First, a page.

Today's reading reminds me that chapters and verses were later inventions. Jesus had spoken of cheating widows out of their homes in the previous paragraph in chapter 20 and then mentions the poor widow giving all she had to the Temple.
The idea of the poor widow giving everything she had to God doesn't always sit well with the pragmatists among us. We think that she should have kept what she had in order to feed herself. It may cause us to have a dim view of organized religion. At the worst end of faith, we have the scandals of high profile ministers receiving the social security checks from the poor elderly so that they can air condition their dog's house or pay for that private jet.
This is certainly awful but we may miss the point. She wouldn't have enough to live on if that's all she had. She would rely on people of faith to step forward and help her in her daily need. The prophets continually remind to care for the widow and the orphan.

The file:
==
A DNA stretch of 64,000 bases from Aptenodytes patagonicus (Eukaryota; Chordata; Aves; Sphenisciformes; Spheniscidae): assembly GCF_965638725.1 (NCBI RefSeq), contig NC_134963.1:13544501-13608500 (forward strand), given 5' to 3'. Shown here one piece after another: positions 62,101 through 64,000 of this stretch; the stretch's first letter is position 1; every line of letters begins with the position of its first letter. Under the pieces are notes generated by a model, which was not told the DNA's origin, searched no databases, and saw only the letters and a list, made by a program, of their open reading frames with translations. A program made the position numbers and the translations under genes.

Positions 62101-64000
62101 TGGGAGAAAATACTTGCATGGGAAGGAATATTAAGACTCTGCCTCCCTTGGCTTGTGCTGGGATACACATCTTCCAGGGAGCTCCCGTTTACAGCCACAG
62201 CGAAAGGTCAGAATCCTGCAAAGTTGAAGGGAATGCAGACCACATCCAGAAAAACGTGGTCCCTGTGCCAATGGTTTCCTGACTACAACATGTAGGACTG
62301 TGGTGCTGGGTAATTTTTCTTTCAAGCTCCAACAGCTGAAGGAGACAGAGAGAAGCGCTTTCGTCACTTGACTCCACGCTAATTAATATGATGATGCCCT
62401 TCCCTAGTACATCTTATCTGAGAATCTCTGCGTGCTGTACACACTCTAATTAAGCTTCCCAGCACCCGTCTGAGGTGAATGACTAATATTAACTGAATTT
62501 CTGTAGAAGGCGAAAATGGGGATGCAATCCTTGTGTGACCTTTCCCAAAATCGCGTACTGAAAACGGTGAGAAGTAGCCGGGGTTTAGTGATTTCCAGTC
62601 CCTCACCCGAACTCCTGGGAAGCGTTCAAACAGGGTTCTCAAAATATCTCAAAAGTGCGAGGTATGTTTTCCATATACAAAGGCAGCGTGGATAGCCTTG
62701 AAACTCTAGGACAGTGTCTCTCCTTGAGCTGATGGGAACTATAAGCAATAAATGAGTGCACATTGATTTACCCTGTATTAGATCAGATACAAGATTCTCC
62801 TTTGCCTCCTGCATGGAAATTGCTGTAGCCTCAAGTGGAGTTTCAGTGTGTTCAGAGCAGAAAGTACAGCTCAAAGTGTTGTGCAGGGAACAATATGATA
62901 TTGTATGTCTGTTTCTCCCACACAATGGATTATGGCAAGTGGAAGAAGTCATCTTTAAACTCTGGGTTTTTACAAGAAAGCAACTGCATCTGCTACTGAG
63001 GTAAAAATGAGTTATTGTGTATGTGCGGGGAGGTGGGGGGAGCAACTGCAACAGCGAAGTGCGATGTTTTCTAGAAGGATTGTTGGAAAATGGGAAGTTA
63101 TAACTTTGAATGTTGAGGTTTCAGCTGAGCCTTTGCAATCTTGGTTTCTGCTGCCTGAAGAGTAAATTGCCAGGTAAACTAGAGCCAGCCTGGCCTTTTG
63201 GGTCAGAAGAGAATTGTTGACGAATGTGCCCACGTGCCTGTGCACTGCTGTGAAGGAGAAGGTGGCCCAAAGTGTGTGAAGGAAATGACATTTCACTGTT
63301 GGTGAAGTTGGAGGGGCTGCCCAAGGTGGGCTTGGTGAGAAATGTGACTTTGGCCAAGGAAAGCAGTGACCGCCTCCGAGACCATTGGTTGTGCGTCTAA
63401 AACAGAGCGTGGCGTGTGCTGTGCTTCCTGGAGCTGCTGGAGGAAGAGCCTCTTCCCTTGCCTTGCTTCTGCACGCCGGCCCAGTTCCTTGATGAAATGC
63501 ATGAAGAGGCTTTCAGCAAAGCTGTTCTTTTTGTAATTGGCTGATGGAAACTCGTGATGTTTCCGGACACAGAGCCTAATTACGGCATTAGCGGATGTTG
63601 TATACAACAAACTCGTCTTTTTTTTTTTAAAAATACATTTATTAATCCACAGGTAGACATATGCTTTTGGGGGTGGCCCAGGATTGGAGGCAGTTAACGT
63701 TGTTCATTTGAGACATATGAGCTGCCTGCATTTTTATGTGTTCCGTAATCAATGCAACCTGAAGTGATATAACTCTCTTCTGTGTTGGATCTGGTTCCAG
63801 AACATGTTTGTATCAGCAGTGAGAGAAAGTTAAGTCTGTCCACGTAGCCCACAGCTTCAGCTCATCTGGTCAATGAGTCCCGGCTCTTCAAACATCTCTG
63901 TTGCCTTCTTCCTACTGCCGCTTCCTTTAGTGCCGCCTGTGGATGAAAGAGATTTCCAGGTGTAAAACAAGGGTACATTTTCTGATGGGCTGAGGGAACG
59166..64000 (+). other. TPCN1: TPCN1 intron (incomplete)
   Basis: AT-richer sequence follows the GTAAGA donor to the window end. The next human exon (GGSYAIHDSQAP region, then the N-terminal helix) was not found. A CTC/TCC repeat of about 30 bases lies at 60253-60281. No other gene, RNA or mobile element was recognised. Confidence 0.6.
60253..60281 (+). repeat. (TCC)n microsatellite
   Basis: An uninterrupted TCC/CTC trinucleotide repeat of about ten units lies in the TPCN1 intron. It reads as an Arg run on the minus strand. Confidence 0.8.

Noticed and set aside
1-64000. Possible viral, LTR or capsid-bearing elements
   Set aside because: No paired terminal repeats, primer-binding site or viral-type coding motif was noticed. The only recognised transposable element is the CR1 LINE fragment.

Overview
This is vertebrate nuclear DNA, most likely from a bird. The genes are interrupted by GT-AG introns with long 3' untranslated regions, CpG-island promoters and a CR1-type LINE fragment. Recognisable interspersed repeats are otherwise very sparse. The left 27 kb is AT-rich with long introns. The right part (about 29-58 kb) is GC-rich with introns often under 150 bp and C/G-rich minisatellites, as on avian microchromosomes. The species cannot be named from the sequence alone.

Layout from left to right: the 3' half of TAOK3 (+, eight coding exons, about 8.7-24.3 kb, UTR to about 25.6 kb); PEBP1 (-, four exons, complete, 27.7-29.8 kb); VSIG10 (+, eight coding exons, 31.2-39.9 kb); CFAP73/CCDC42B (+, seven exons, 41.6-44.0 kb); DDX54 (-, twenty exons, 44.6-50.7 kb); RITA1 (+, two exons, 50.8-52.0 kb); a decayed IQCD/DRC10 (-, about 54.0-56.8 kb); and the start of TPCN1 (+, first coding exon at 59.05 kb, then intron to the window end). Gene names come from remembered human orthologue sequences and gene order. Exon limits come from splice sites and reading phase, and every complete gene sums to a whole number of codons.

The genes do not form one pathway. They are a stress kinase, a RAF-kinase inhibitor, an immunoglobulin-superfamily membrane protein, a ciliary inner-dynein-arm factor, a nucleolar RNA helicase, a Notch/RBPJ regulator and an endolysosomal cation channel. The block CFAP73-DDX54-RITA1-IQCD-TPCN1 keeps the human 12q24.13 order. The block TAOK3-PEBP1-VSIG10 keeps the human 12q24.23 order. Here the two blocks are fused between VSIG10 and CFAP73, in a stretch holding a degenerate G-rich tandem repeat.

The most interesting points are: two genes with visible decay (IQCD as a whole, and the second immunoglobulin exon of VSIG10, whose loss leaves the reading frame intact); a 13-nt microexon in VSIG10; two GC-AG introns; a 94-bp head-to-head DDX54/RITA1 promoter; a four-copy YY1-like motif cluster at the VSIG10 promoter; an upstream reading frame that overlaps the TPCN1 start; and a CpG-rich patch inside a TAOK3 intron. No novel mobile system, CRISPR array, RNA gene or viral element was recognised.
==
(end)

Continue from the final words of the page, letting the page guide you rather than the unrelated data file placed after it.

And so she donates to God.
It's a matter of dignity for her. She knows that she is dependent upon God's grace for survival - similar to the daily manna from heaven the Israelites received during the exodus. It is reflected in the prayer Jesus taught us, "Give me this day my daily bread."
It is more than what the rich gave because they weren't dependent upon God in their minds. They had plenty of resources to fall back on. They don't really believe that they need God - they'll take care of themselves.
Maybe that's what Jesus has in mind in Luke when he says, "Blessed are the poor for yours is the Kingdom of God." (6:20). If you are poor, you may be blessed because you have a greater understanding of how God works in your life.
|The Widow's Mite by James Tissot, c. 1890|